Facebook has added a section to its website debunking commonly-spread climate change conspiracy theories, in a bid to combat the circulation of false claims linked to the climate and environment.
The social network is updating its existing Climate Science Information Centre with facts – including that the world’s polar bear population is declining as a result of global warming and that excess levels of carbon dioxide in the atmosphere is harming the planet’s plant life – to debunk popular climate myths.
Other facts include that recent global warming has been caused by humans and not natural events and that recent droughts and wildfires, such as the fires that devastated Australia in early 2020, have been triggered by changes in the climate.
Global warming conspiracy theories have gained traction on Facebook and YouTube in recent years, questioning whether climate change actually exists and claiming there has been no significant warming during the 21st century, despite scientific evidence to the contrary.
Cracking down on conspiracies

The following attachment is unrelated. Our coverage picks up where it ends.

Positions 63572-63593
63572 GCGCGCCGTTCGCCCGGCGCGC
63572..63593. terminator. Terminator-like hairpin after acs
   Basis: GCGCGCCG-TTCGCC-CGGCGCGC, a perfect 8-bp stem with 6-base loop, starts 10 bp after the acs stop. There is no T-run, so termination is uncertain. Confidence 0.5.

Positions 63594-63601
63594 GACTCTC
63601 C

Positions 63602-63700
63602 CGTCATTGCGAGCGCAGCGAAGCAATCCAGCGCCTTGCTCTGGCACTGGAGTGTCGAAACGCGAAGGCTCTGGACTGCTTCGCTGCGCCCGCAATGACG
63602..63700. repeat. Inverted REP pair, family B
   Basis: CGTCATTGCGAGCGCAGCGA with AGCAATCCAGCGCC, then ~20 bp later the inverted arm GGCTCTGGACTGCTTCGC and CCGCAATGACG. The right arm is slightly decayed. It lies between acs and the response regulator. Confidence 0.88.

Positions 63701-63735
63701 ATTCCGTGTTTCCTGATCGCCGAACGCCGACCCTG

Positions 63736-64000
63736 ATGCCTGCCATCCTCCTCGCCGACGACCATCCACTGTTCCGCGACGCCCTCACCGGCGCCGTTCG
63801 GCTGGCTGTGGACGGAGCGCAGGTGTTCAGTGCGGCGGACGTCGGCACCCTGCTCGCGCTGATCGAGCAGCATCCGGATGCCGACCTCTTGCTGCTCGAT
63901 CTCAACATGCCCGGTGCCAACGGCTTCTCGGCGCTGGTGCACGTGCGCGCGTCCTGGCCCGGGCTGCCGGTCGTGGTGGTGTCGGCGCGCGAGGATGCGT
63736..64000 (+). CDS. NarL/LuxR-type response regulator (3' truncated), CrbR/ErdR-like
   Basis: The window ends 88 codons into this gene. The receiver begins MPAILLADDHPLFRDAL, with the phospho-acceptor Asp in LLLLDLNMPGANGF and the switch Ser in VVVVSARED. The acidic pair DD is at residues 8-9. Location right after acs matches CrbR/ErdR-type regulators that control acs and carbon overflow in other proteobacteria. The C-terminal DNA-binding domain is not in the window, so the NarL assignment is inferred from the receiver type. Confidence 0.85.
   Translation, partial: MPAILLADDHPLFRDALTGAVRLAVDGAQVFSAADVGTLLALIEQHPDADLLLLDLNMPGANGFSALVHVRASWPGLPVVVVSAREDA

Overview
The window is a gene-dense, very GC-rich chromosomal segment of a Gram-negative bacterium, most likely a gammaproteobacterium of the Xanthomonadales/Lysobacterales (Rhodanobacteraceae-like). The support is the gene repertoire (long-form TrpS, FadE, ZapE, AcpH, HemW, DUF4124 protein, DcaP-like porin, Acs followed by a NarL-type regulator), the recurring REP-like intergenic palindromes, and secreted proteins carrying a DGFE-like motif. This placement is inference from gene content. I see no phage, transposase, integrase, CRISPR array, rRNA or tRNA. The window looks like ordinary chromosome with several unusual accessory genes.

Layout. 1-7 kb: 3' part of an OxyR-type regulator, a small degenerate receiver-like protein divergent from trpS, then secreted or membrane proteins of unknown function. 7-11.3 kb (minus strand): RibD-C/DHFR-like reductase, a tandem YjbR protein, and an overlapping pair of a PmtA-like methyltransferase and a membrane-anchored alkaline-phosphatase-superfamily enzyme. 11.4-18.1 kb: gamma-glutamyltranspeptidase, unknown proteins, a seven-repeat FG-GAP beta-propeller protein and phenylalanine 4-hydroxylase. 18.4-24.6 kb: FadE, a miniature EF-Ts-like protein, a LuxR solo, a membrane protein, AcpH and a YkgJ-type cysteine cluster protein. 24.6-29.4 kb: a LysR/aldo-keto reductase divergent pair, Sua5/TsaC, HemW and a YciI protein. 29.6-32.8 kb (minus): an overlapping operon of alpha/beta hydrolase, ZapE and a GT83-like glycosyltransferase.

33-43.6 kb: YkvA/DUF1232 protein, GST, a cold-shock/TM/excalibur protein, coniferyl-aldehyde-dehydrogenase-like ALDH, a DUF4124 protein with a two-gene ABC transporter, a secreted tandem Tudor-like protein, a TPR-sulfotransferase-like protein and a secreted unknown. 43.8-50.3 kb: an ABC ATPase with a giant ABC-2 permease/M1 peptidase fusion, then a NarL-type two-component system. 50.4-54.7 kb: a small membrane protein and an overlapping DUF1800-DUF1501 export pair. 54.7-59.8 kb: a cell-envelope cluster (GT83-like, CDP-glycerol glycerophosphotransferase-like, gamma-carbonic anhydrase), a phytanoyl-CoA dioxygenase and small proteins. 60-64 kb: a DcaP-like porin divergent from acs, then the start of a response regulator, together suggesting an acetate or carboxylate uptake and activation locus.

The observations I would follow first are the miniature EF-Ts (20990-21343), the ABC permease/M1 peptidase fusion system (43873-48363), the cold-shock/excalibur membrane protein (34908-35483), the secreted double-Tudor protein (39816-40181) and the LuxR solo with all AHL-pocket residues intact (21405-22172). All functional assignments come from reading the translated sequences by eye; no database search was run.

Facebook launched its Climate Science Information Centre in September last year as a hub for reliable, scientifically-backed information relating to the environment, following in the footsteps of its Coronavirus Information Centre, which went live in March 2020.
A report from think-tank InfluenceMap published in October last year found that climate change denial content on Facebook was viewed by a minimum of 8m people in the US alone during the first six months of 2020, consisting of 51 adverts making statements including that climate change is a hoax.
Of the adverts, only one had been removed by Facebook, allowing the others to run for the entirety of their scheduled time.
A Facebook spokesperson said at the time that the company prohibited adverts that include claims debunked by third-party factcheckers and said it was investigating the report’s findings.
The facts in Facebook’s debunking section will come from leading climate change organisations including the George Mason University, the Yale Program on Climate Change Communication, and the University of Cambridge.
“The spread of damaging falsehoods endangers the level of international cooperation required to prevent catastrophic global warming,” said Dr Sander van der Linden from the University of Cambridge.
“Facebook is in a unique position to counter the circulation of online misinformation, and the new climate ‘mythbusting’ section is an important step toward debunking dangerous falsehoods.”